A New Kind of Christian
An imagined conversation about how Christians should interpret the Bible and handle troubling verses.
BY: Brian D. McLaren
We covered at least six miles in our walk that day. Our conversation covered even more ground, though its course wasn't nearly as linear or smooth as the towpath beneath our feet. Let me share with you part of our conversation.
"One of our biggest debates," I said, "and maybe the most important, is the whole Bible thing. In the conservative evangelical churches that I grew up in, our view of the Bible was the most important element in our identity. Many of our churches were in fact called 'Bible Church' or 'Bible Chapel,' and our summer camps were 'Bible camps,' our higher education institutions were 'Bible colleges,' and our experiences of fellowship took place in 'Bible studies.' Our arch-opponents were the 'liberals,' the people on the other end of your line, whom we fought against because they didn't take the bible 'literally,' as we felt they should. How do you see us transcending that level of discourse, Neo?"
"You like to start with the tough ones, don't you, Dan?" he quipped. "One of my mottoes in life is that people are oftenagainst
something worth beingagainst
but in the process find themselvesfor
some things that are worth beingfor
. I think that's the case with both sides of the battle about the Bible. The conservatives are against reinterpreting ancient wisdom in light of contemporary fads or moods, and they are against in any way weakening the strong, unchanging backbone of the faith, fearing that we'll be left with a kind of jellyfish spirituality if the liberals have their way. Meanwhile, the liberals are against pitting faith against honest scientific investigation and turning faith into and ant-intellectual enterprise. They're against the obscurantism-the resistance to free inquiry-that is so common in conservative circles. And they're against the privatization of faith. They feel that conservatives have retreated to the private sphere, worrying only about their own personal salvation, leaving the world at large to go to hell ecologically, culturally, in terms of social justice, that sort of thing. So I think we have to begin by saying that both sides are against something worthy of being against. They both have a point." I interrupted. "OK, Neo, but still, the issue is pretty important. I don't think you can just wish-wash around the middle and say nice things about both sides. There's a lot at stack. Evangelicals would say that the Bible is the foundation of everything, so if you tamper with the foundation, the whole structure is in danger of crashing down. It seems to us evangelicals that liberals kind of sort through the Bible and throw out anything that doesn't appeal to them."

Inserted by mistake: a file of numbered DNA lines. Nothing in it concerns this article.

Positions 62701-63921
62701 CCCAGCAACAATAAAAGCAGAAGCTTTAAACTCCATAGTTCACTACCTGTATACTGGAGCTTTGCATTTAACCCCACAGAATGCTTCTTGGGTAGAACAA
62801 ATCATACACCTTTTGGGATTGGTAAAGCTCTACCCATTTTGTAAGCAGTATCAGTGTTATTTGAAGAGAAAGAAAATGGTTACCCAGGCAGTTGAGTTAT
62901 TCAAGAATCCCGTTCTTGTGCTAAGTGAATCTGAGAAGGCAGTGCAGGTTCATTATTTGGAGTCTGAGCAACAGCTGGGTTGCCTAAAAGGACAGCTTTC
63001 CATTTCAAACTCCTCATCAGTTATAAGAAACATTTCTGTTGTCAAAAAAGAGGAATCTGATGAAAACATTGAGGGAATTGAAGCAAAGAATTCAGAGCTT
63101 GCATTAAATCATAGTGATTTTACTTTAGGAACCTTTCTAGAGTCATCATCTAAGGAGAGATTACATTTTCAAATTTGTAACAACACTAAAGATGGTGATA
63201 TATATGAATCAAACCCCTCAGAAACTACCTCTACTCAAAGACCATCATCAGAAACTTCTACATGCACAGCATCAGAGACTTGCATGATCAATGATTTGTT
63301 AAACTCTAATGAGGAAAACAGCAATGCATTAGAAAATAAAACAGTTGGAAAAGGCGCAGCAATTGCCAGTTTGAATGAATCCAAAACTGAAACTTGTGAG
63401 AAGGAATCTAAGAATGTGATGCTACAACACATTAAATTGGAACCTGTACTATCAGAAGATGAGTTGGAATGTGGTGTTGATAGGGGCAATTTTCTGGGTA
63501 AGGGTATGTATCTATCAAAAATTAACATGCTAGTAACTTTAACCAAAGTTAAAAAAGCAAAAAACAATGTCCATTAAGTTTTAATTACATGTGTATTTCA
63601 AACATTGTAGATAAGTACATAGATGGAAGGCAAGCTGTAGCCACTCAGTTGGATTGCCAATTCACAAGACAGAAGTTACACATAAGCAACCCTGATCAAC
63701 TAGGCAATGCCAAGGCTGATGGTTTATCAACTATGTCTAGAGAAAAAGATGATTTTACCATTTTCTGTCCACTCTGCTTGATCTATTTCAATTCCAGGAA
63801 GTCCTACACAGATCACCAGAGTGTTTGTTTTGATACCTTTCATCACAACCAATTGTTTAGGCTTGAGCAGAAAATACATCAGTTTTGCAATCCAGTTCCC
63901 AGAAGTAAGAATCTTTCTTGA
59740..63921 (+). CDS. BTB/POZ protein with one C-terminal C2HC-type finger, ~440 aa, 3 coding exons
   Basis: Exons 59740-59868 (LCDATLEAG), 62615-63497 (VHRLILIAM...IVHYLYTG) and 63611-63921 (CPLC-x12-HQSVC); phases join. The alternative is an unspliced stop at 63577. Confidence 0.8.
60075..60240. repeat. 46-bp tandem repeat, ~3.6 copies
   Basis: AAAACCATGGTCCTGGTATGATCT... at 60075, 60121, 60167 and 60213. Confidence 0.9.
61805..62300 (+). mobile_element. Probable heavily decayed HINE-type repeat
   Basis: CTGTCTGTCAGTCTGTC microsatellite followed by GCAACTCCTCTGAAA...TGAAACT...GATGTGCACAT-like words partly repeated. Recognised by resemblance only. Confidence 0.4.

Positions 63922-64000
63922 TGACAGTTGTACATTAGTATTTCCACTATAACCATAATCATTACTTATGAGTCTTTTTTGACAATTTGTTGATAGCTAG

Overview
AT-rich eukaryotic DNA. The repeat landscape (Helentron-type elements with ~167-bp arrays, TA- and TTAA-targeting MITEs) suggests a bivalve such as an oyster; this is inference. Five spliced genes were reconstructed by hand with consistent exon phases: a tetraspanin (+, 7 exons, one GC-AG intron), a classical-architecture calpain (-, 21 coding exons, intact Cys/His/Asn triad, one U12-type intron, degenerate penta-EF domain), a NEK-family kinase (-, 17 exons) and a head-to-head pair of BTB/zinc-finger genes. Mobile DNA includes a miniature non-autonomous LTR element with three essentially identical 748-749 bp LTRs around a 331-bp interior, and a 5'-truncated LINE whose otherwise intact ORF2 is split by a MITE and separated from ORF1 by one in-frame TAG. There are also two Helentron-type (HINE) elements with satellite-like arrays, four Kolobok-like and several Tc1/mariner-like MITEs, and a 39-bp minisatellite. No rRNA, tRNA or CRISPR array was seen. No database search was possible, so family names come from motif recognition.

"Yes, and you evangelicals tend to be unaware that evangelicals themselves do the same thing. But I won't get into that."
I interrupted, "No, I'd be interested in what you had to say about that."